Did you know that there are eight Royal Parks? Can you name them all? Nor could we. But now we can, thanks to this neat box-set of short stories each inspired by one of the parks.
The eight tales come from established writers such as Will Self, Shena Mackay and William Boyd and cover every aspect of parklife. Hanan al Shaykh (translated from Arabic) expresses feelings of liberation as her character walks across green grass like 'treading on chickpeas'. Nicola Barker's eccentric character Sydney Figge presides as unofficial mayor over Greenwich Park, 'acting as a spontaneous referee at the tennis courts' or advising tourists outside the observatory that 'There's nothing worth looking at in there, just a load of old tat and telescopes'. While Shena Mackay's lead character uses Richmond Park as inspiration for a photographic project, where she 'collects' interesting-looking strangers. Reading them all in one sitting, you notice a recurring character: the parakeets. The ring-necked intruders crop up in five of the tales, showing what a recognised fixture they've become in London's green spaces.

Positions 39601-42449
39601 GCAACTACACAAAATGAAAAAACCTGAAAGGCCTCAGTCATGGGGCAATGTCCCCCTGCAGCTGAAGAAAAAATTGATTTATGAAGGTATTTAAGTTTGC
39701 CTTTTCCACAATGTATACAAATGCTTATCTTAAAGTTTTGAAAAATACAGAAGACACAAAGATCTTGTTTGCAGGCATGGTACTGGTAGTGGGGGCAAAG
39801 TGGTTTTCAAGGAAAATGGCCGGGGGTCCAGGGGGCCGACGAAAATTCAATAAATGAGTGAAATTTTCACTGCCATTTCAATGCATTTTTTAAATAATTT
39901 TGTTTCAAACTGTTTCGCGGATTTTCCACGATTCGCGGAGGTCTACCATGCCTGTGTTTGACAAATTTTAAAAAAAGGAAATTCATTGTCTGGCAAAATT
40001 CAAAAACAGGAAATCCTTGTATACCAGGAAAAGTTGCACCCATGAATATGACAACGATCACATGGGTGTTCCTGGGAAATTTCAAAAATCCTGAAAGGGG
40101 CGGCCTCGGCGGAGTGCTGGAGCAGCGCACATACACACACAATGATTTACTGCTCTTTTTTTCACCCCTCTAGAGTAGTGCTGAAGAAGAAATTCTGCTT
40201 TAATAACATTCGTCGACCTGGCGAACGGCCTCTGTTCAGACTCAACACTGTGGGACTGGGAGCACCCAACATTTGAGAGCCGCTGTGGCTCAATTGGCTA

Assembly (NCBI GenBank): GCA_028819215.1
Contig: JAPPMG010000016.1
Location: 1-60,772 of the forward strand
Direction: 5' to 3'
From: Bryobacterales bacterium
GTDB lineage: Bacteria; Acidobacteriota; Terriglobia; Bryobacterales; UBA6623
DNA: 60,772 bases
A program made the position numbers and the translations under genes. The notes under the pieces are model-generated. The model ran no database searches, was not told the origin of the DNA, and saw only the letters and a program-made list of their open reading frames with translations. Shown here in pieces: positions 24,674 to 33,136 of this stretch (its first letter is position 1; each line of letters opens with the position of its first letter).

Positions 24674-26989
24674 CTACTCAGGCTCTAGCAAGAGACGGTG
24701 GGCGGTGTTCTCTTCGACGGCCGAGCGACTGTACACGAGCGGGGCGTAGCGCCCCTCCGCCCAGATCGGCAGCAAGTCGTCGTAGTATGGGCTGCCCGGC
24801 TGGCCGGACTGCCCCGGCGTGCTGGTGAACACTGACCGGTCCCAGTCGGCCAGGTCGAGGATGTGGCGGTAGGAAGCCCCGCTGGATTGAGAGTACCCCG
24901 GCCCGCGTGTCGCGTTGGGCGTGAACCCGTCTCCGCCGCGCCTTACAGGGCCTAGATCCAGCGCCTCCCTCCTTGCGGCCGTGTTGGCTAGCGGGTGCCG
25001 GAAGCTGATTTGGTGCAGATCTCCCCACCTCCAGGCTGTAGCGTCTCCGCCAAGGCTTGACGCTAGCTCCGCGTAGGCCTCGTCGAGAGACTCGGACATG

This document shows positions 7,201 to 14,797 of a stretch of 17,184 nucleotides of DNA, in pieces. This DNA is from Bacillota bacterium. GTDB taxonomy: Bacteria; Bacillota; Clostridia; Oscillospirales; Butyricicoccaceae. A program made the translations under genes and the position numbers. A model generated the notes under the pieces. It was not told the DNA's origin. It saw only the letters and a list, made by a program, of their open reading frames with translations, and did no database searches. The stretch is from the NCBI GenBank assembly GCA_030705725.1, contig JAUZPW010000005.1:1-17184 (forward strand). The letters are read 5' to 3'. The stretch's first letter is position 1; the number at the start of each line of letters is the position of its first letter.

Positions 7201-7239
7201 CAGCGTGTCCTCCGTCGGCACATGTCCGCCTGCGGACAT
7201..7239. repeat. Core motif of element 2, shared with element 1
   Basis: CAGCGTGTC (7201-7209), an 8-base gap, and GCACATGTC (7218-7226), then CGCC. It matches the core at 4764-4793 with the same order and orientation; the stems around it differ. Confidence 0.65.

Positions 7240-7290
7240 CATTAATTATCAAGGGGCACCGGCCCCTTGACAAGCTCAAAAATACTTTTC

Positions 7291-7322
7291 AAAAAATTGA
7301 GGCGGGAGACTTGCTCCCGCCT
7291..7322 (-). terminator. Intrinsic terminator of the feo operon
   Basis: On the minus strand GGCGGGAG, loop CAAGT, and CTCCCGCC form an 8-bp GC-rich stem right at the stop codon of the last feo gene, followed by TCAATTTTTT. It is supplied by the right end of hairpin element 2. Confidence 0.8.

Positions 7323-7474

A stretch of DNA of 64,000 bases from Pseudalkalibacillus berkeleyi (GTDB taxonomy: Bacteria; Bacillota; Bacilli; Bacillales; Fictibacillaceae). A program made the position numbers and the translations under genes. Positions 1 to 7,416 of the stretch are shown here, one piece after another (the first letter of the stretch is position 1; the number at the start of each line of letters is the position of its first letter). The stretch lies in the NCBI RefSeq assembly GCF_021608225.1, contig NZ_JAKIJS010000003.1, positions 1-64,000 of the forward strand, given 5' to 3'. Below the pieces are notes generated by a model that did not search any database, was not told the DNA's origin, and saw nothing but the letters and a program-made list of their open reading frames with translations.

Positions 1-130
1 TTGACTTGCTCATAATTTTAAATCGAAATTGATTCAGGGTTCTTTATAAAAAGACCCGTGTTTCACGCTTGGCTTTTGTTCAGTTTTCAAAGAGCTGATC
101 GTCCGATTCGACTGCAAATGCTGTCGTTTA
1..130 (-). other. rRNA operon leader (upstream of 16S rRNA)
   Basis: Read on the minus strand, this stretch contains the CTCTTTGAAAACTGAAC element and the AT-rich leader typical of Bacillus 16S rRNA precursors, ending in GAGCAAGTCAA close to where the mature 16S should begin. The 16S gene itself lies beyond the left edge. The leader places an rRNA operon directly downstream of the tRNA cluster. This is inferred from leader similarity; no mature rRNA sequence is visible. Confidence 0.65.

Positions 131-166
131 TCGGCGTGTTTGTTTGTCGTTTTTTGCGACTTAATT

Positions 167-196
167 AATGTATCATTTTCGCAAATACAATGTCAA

The collection of stories succeeds because each really is a story. There's very little of the I'm-so-deep-and-artful-I-don't-need-a-narrative that often makes the short-story format so offputting to the everyday person. On the one occasion where narrative is excised - Ali Smith's amble around Regent's Park (sorry, The Regent's Park) - the description of the park's beauty is so beguiling that any kind of direction is unnecessary, and you're as absorbed as her character wandering among the honeybees and rose bushes.
Alluringly packaged (as you'd expect from Strange Attractor Press, who also devised the excellent Medical London) and cleverly thought-out, Park Stories is about as pleasant a companion as you could wish to take on a summer sojourn to your favourite park. And each for the price of an ice cream.
Park Stories can be purchased separately at £2 each from any of the Royal Parks, or bought together in boxset for £16.